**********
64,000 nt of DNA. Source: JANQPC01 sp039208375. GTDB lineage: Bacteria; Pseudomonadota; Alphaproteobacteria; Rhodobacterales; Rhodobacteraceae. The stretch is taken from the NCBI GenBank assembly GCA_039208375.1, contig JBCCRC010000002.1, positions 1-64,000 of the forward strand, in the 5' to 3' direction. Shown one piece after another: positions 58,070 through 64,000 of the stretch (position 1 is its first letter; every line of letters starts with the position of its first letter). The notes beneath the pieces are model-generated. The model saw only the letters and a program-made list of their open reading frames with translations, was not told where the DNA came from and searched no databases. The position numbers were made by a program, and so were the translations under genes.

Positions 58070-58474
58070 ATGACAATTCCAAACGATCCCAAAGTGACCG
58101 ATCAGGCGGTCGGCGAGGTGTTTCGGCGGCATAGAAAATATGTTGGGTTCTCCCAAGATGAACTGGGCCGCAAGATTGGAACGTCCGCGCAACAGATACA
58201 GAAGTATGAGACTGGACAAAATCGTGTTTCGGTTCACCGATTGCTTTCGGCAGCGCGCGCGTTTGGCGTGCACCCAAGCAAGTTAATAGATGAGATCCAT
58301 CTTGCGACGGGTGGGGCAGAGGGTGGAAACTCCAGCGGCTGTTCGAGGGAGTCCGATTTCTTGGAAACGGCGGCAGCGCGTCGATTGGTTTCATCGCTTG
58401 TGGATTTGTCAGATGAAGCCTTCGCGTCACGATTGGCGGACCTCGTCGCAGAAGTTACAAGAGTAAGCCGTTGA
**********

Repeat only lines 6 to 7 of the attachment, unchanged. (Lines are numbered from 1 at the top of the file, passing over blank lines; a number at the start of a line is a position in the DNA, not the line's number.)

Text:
58301 CTTGCGACGGGTGGGGCAGAGGGTGGAAACTCCAGCGGCTGTTCGAGGGAGTCCGATTTCTTGGAAACGGCGGCAGCGCGTCGATTGGTTTCATCGCTTG
58401 TGGATTTGTCAGATGAAGCCTTCGCGTCACGATTGGCGGACCTCGTCGCAGAAGTTACAAGAGTAAGCCGTTGA